Motors might be a little harder to mess with but any standard motor 120/240 is always good practice to learn how to rewire or reinstall... an old drill is fun to take apart and show brushes, commutator and stator. That would be DC though. Make sure they see what happens when the starting capacitor is disabled that's always a good lesson.

If I think of more I will check back. Good luck!

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Old 11-02-2019, 10:08 PM   #7
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We had a teacher that built this setup. He had a Kindorf frame with a motor on the bottom and an angled plywood top. He brought the windings of the motor up to the top in a big circle with banana plugs. The student could change the amount of poles by how the banana jacks were plugged in. There was a lot of jacks. I just remember skipping so many and then putting in a plug, then counting so many and putting in the other end.

On the motor was a big metal disc. There was mixed letters around the perimeter. To check the speed of the motor we used a stroboscope. When you dialed in the strobe, and the letters stood still (so you could tell the speed), it spelled “Electrical Trades”.

I don’t know how much I learned by it, but will always remember it. And I have a lot of respect for the teacher. I wouldn’t know how to build what he did. He was a smart guy, and I don’t think I ever heard him talk about his time in the trade. He’s the only guy to ever show me the math and process of using a rigid hickey to bend segment 90’s and offsets. You can’t find stuff like that in books or online today. He obviously spent a lot of time in the trade.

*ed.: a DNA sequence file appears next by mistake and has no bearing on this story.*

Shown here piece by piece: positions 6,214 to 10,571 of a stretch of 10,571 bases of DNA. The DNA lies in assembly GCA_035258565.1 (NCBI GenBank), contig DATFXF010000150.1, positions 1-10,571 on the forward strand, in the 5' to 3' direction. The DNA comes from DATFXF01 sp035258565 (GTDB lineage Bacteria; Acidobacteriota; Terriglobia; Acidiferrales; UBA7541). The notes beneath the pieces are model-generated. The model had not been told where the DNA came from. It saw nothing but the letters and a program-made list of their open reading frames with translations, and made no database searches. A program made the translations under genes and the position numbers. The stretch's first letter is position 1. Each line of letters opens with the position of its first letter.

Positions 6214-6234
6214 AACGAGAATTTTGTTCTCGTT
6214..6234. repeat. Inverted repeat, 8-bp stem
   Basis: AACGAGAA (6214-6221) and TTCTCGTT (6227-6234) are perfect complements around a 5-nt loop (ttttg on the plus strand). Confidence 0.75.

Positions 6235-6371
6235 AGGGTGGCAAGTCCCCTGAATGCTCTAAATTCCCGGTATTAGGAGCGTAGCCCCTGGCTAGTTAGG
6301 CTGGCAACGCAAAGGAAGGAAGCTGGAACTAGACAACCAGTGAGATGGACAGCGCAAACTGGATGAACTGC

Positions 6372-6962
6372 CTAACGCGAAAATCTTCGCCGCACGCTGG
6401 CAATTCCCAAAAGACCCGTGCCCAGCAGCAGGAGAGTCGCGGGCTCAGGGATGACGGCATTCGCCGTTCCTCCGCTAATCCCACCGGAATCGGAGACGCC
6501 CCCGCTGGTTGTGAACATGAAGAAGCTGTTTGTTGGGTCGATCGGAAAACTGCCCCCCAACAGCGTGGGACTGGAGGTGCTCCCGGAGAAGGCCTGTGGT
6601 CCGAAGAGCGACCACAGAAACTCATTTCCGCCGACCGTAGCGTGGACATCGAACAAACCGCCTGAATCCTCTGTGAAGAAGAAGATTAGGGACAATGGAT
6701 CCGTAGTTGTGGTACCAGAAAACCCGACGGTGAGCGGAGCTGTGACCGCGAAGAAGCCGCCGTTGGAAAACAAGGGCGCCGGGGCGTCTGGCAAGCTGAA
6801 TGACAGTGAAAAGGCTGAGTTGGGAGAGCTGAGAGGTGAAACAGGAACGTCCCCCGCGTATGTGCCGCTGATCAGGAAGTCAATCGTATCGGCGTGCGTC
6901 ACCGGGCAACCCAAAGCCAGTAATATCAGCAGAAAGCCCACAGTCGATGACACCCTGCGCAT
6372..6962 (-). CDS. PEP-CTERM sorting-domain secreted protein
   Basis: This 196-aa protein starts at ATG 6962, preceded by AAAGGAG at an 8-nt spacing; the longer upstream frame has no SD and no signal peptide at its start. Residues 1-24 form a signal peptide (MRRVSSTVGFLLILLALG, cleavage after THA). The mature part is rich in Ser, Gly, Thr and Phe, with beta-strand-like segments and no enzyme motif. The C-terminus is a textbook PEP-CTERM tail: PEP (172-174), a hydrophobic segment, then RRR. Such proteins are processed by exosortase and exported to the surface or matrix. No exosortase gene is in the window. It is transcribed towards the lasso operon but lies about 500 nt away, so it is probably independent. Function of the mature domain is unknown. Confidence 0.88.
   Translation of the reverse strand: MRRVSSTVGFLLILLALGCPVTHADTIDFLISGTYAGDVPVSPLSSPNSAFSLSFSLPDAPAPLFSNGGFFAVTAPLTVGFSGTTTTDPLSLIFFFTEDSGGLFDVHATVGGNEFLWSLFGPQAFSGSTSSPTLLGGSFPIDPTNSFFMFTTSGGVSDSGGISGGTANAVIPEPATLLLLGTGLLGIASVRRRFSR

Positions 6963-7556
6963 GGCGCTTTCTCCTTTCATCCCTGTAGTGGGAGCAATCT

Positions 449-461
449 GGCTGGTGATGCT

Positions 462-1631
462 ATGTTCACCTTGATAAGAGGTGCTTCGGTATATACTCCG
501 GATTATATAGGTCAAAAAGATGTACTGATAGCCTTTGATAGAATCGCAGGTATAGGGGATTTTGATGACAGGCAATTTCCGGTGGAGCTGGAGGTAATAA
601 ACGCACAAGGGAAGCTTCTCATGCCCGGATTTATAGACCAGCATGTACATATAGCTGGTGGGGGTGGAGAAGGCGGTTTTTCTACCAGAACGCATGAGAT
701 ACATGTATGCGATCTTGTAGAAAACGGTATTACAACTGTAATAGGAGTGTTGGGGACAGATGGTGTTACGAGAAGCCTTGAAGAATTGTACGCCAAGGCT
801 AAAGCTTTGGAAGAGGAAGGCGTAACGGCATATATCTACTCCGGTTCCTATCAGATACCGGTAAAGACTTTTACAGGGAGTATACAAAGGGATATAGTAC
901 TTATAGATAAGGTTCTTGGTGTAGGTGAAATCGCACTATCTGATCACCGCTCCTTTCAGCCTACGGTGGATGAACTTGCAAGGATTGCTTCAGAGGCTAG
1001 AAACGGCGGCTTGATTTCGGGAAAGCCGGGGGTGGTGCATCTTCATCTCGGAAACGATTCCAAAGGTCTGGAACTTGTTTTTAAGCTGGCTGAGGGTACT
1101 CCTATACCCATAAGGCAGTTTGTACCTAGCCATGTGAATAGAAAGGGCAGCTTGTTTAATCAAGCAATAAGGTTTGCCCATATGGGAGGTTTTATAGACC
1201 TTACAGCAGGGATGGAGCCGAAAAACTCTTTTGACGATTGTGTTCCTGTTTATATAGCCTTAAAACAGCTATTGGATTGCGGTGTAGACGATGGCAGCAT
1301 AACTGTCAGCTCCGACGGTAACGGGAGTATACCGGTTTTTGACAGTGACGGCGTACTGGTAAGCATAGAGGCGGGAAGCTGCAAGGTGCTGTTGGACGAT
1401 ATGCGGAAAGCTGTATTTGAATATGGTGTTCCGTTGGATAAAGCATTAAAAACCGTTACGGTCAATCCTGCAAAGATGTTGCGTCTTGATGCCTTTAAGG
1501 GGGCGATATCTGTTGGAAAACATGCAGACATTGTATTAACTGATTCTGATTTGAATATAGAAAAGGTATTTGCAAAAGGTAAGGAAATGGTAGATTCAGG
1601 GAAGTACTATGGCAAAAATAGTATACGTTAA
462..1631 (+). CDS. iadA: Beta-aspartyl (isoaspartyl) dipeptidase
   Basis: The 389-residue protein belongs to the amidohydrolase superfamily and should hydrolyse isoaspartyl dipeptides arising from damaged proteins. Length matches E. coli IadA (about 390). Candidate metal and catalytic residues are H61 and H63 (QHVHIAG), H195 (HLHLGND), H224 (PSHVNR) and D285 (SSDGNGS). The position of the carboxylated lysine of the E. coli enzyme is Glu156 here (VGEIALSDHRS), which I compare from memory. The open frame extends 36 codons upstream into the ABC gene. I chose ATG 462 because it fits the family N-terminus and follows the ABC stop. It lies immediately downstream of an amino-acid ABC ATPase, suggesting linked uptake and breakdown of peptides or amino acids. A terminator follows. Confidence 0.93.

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Old 11-02-2019, 10:22 PM   #8
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Quote:
Originally Posted by 460 Delta View Post
When you say transformers, do you mean theory or the practical usage and common connections used in industries? As far as access to transformers, the contractors that hire the graduates surely have some old units that they have demoed out and saved that they could donate for access to the better grads from school.
It is supposed to be a practical class, the theory is done by another instructor.

I think there is a plan to try to get some material, but likely not in time for when I need it in the the next few weeks. One thing I am going to try to do is get a "field trip" to a local rewind shop, that might be interesting for them.

Cheers
John
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Old 11-02-2019, 10:23 PM   #9
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Use the small single phase transformers and get them to build a 3 phase bank with them. Stepping up, down,wye/delta wye/wye etc.
Yeah I was going to do that actually, but I can't see that lasting 12 hours or so.

Cheers
John
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Old 11-02-2019, 10:25 PM   #10
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Do you have starters and stop/start stations? Can make a bunch of labs with different controls, HOA, timers. Get them to build a forward reversing starter with interlocks...
Yeah, we have lots of that stuff. That was taught in Level 2, although they all seem "rusty" on that. I am planning on spending a bit more time on Motor Control (relay logic) then I had planned; that will take away from some of the transformer or motor time I think.

Cheers
John
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Old 11-02-2019, 10:34 PM   #11
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And on a side note, I don’t think it’s fair for those apprentices going to school when it doesn’t have the proper set up. The school should do their renovations or whatever in the summer.